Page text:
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Ultralight, Scalable, High-Temperature-Resilient Ceramic Nanofiber Sponges

These sponges can be used for flexible insulation and water purification.

Researchers have made ultralight, highly porous, compressible, and heat-resistant sponge-like materials from nanoscale ceramic fibers. The highly deformable material is made by tangling ceramic nanofibers into a sponge. The method used is inexpensive and scalable for making large quantities.

Posted in: Briefs, Materials
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Overspeed Protection for Turbine Flowmeters in Cryogenic Applications

Flowmeters for cryogenic applications often fail in service. Turbine flowmeters in particular fail due to very high speeds encountered during chill-down operations. Very cold, very high-velocity gas causes the turbine to spin uncontrollably, which quickly degrades bearings. Those flowmeters that do not fail are often unreliable, degrading their effectiveness as instrumentation to monitor and control cryogenic propellant loading.

Posted in: Briefs, Test & Measurement
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Wireless Ultrasonic Inspection Propulsion System

During inspection of pressure vessels and other large structures, an industry-accepted fixture is used to hold the search unit a predetermined distance from the area of interest under inspection. This fixture is then moved manually around the area of interest so that data can be collected and stored for later analysis. The fixture usually is chosen based on price and versatility; automated propulsion is not an option. This results in lower-quality data, as well as a greater chance that an anomaly could be missed due to the erratic motion inherent with manual manipulation.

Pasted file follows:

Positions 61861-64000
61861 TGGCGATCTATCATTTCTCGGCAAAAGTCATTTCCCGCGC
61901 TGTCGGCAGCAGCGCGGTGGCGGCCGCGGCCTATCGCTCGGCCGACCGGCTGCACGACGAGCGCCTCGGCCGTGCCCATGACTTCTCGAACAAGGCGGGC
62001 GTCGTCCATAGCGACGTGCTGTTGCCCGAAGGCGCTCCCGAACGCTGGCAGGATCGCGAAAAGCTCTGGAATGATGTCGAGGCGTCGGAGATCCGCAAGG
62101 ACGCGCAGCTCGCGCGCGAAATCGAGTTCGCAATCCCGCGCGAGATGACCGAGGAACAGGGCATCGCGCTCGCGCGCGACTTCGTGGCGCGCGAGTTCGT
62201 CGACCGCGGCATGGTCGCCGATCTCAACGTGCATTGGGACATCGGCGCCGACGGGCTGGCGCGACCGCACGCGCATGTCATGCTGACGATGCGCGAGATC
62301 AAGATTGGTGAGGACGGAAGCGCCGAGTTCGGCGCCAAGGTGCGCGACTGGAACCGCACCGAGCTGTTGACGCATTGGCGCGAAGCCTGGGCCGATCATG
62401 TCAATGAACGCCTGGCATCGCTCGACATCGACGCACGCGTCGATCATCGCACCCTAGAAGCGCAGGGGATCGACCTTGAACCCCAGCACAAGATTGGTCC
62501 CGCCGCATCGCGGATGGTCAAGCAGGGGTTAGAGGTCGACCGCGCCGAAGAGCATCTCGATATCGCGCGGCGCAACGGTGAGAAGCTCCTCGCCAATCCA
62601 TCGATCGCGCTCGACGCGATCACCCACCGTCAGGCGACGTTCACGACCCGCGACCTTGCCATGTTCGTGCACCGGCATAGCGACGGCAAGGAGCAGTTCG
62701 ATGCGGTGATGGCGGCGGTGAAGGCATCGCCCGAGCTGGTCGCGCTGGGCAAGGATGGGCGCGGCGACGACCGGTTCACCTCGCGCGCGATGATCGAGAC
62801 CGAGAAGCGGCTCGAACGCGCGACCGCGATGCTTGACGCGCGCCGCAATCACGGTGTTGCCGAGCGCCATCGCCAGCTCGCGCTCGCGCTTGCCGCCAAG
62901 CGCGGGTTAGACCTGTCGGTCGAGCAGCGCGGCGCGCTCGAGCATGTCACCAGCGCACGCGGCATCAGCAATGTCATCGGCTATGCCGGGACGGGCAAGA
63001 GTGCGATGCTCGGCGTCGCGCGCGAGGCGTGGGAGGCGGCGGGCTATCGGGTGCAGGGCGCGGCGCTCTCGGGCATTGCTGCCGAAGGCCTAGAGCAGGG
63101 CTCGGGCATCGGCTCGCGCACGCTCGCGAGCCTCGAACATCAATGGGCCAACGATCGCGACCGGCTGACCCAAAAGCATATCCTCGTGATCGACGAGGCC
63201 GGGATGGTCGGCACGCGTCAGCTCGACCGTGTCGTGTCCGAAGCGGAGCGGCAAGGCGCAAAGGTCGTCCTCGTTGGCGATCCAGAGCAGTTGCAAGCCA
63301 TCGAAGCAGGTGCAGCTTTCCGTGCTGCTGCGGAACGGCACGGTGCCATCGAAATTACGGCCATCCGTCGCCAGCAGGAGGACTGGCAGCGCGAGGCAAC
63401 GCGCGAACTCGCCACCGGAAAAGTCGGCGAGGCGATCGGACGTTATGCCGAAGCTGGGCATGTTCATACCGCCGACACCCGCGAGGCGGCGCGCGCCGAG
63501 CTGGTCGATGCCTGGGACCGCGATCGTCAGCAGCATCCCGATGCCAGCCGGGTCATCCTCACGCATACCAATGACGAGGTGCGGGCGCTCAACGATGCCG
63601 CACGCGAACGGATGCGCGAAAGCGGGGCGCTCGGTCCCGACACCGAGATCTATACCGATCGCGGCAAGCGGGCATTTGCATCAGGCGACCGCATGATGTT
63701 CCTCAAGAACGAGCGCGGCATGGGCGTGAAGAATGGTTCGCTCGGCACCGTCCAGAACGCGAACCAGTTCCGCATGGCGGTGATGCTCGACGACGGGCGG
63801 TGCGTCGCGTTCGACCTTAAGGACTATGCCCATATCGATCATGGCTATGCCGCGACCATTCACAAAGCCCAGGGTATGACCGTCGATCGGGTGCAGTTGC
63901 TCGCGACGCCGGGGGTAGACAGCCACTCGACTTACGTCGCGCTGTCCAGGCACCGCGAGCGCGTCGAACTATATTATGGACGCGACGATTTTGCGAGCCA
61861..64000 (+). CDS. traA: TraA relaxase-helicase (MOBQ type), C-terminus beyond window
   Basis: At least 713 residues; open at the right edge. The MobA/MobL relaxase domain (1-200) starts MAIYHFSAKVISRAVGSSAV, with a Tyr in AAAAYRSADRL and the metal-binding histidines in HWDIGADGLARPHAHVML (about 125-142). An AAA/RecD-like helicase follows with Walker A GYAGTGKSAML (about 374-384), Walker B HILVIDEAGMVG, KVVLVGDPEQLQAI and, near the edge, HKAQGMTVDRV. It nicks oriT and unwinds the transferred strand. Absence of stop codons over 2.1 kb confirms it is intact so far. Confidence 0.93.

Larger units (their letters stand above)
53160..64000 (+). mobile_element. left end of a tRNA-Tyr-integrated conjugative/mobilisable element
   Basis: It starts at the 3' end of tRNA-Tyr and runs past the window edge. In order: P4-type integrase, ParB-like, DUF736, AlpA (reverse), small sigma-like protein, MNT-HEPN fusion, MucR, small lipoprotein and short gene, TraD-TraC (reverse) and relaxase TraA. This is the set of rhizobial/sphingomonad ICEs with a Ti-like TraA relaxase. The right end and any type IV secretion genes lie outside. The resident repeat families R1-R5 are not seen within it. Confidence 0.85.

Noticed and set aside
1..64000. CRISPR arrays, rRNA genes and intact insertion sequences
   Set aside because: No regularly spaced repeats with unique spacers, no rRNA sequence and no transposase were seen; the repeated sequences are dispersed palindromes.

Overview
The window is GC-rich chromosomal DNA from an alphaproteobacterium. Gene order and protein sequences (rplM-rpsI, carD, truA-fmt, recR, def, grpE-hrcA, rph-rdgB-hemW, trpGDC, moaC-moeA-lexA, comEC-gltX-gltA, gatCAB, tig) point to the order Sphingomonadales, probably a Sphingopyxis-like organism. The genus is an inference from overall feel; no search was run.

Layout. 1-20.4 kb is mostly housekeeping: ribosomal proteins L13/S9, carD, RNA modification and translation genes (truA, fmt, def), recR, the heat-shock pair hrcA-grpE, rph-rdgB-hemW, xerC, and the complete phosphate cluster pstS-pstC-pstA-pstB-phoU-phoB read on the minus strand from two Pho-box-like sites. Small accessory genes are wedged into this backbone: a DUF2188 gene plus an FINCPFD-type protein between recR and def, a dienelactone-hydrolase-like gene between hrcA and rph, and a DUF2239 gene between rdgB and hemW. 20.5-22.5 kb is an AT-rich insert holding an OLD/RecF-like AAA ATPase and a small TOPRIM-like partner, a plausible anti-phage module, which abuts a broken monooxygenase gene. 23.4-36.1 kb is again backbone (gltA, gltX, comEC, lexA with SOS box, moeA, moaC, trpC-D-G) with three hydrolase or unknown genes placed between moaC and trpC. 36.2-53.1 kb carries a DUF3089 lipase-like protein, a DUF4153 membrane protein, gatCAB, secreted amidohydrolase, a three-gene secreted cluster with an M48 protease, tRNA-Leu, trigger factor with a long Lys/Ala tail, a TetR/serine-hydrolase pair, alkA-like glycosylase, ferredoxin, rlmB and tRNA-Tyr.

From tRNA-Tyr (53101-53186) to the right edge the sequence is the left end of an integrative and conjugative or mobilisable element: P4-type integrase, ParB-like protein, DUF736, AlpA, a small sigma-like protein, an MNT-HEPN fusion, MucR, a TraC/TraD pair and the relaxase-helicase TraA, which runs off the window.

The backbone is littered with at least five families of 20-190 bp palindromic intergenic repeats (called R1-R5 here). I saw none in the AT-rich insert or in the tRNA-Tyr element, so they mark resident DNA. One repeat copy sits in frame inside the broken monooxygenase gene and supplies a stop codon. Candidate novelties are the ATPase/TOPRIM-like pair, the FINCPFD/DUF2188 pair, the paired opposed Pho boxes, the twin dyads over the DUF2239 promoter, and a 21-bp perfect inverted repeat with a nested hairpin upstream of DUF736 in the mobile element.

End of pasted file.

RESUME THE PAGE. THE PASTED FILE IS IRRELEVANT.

Posted in: Briefs, Propulsion
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Towed-Glider Airborne Launch System Cuts Costs and Increases Efficiency and Safety

NASA seeks partners to collaborate in the development of this new approach for putting satellites in space, enabling low-cost launch services.

Putting a satellite into low Earth orbit requires a lot of energy, with ground-launched rockets expending two-thirds of their propellant fighting to get through the atmosphere. Researchers at NASA’s Armstrong Flight Research Center have developed an innovative approach to launching satellites into space from an airborne platform. As with other air-launch approaches, it provides significant flexibility in the location and direction of the launch vehicle. Furthermore, unlike other air-based launch techniques, this system avoids the significant drawbacks related to expensive and complex design/development efforts, difficult maneuvering, risks to crew, and inefficient flight performance.

Posted in: Briefs, Propulsion
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Handheld Device with Reagents for Detection and Diagnostics

The high risk associated with biological threat agents determines that any suspicious sample be handled under strict surety and safety controls, and processed under high-level containment in specialized laboratories. These specialized facilities are complex, very expensive to operate, and need to be staffed by personnel from an extremely limited pool of experts. In addition, safe means of transporting samples suspected of containing highly virulent agents to specialized high-level containment laboratories for analysis is also expensive, requiring, in many countries, the custody of armed personnel. It can be estimated that several million dollars are spent annually worldwide to secure and safely transport an increasing stream of suspicious biological samples that are collected in theaters of war, as well as in domestic environments.

Posted in: Briefs, Test & Measurement